Now, I see the minus -60db on the left side, and I see the entire guitar frequency across the bottom….. I’m sure that the frequency of the alias vs the fundamental frequency makes a difference, as does the volume of the fundamental etc…
If you must dive deeper here’s some resources.
Try google …Because at this point I’m done with doctoral theses on hearing aid design.
Headache… Excedrin…. you get the picture.
So since it’s just a number someone picked to be their standard… I’ll roll with it for now. We’re just going to be looking at what is actually there and reporting it. I’ll let the hearing aid doctors debate the merits of the 60db signal to alias ratio.
Ok time to look under the hood. First up… Fuchs ods50 vs Line 6 Litigator.
Here are the settings on the Fuchs
Fuchs is just there to compare…. (’cause real amps don’t alias)
So lets see 10khz first. Fuchs (green) and Helix (blue)
Ok so this looks pretty close… Shockingly close actually. I see my Fundamental frequency at 10khz, and its first harmonic at 20khz. A couple other spikes but they all match up, and as we know real amps don’t alias. The 2 spikes at 120 and 240 on the Fuchs graph are from the power supply which I was able to dial out with the ripple control on Helix… so far so good. Up next… 11khz
Ok, so they both get messy here, but the Helix still consistently produces that spike at 5200 hz and at 3900 hz like the last graph. Now for 9khz
Ok! Well Both amps clearly like 9khz better. But what the hell are those spikes at 4.305khz and 13.28khz? No idea. Aliases? Aliens? maybe…… to be honest I used the Helix to switch in and out the Fuchs, maybe the sample rate of Helix made a difference.. Idk .
Headache… Excedrin…. Rinse… Repeat….
New test gear arrives tomorrow… More soon.
New Gear Day!!!!
My dentist loves sweetwater as much as I do.
Anyway, I spent the better part of 2 days getting this rig dialed in. I’m not a Windows guy, plus the laptop I was using was in as far over its head as I was… anyway a quick bribe to my youngest son (who just got a gaming pc for christmas) and I had a totally workable laptop. It just needed a total clean wipe a windows reinstall, and all my software moved over… Thus the better part of 2 days. But in the interim I still had my old unit going. so I continued to conduct tests, figuring I’ll just update the screenshots…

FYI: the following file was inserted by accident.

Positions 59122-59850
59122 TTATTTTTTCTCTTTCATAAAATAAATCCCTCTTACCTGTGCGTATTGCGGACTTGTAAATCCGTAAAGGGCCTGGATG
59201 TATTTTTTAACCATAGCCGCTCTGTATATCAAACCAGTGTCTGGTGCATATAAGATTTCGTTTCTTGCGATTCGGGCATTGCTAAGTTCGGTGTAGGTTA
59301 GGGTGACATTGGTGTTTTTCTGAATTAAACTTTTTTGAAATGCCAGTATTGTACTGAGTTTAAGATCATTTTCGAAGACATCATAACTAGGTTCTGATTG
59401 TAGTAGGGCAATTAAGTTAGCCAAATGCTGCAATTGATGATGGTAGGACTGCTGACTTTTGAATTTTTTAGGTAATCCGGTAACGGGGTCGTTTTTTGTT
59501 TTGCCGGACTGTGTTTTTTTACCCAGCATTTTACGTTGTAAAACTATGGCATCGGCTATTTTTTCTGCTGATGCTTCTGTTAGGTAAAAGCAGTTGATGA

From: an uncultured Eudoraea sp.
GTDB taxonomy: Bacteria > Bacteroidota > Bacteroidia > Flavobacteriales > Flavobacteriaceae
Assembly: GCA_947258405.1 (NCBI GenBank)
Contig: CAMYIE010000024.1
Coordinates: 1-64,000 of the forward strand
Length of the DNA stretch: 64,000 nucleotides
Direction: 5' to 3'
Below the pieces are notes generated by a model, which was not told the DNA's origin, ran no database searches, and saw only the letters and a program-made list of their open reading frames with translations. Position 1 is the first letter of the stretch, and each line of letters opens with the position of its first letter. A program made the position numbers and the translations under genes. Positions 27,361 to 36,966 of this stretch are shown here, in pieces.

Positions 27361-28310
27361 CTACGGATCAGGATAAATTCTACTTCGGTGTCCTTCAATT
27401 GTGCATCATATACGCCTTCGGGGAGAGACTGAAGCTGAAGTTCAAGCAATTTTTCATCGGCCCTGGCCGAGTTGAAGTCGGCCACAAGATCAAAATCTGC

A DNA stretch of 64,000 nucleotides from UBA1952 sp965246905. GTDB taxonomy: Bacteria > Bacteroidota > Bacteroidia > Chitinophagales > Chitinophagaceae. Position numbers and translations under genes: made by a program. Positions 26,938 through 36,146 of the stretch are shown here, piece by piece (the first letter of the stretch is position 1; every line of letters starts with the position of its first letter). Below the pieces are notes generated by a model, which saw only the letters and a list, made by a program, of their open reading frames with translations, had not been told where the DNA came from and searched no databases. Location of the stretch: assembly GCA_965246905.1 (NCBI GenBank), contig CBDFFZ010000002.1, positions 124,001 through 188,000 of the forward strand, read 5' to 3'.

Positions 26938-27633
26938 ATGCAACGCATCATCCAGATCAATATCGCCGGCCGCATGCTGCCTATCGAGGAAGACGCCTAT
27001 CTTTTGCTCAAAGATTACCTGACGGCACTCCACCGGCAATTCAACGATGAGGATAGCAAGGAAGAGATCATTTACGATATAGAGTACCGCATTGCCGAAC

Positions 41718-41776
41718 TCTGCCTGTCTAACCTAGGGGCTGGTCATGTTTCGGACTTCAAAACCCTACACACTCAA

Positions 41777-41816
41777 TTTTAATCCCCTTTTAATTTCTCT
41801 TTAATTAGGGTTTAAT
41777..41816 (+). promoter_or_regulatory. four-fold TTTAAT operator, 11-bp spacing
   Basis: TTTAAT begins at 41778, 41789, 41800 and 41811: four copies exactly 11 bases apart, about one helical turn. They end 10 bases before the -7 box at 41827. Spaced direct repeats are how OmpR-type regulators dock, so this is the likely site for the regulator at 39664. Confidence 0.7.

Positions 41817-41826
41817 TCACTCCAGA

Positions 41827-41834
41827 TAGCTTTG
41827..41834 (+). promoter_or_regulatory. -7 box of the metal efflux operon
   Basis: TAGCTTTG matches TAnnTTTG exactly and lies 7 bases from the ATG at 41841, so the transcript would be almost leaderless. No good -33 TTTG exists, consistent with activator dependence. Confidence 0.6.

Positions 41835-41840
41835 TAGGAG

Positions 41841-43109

Here are some posts from those tests.
This is a line 6 helix Cali IV Lead vs my Mesa Boogie Mark V in mark 4 mode.
And this is the Line 6 Litigator vs my Fuchs ODS 50 HRM.
Everything looks ok. I’m not loving the shape of the graph, it was a sweep file I just chopped up in logic and looped, and I wasn’t particularly happy with the result, but both amps received the same signal, and since we’re looking at the differences, not the shape of the graph, it seemed relevant to me. So I put em up on facebook to show how close the line 6 was to a “real” amp.
Right about now The laptop has finished loading windows. Time for my interrogation by Cortana.
Headache… Excedrin…. It’s becoming a theme…
Cortana seems satisfied with my answers… So let’s get back to it. Load up the software and away we go!
First up lets look back at that litigator and see if there’s any differences from the old gear.
Here’s that 9k test tone. This time no aliases. It turns out all digital gear creates aliases, and my old (cheap) test gear was no exception. So either my test gear wasn’t able to accurately produce the desired frequency, or it interpreted incorrectly on the return. Either way, the Aliens are gone… for now. Now lets run that sweep test from logic and see what we get.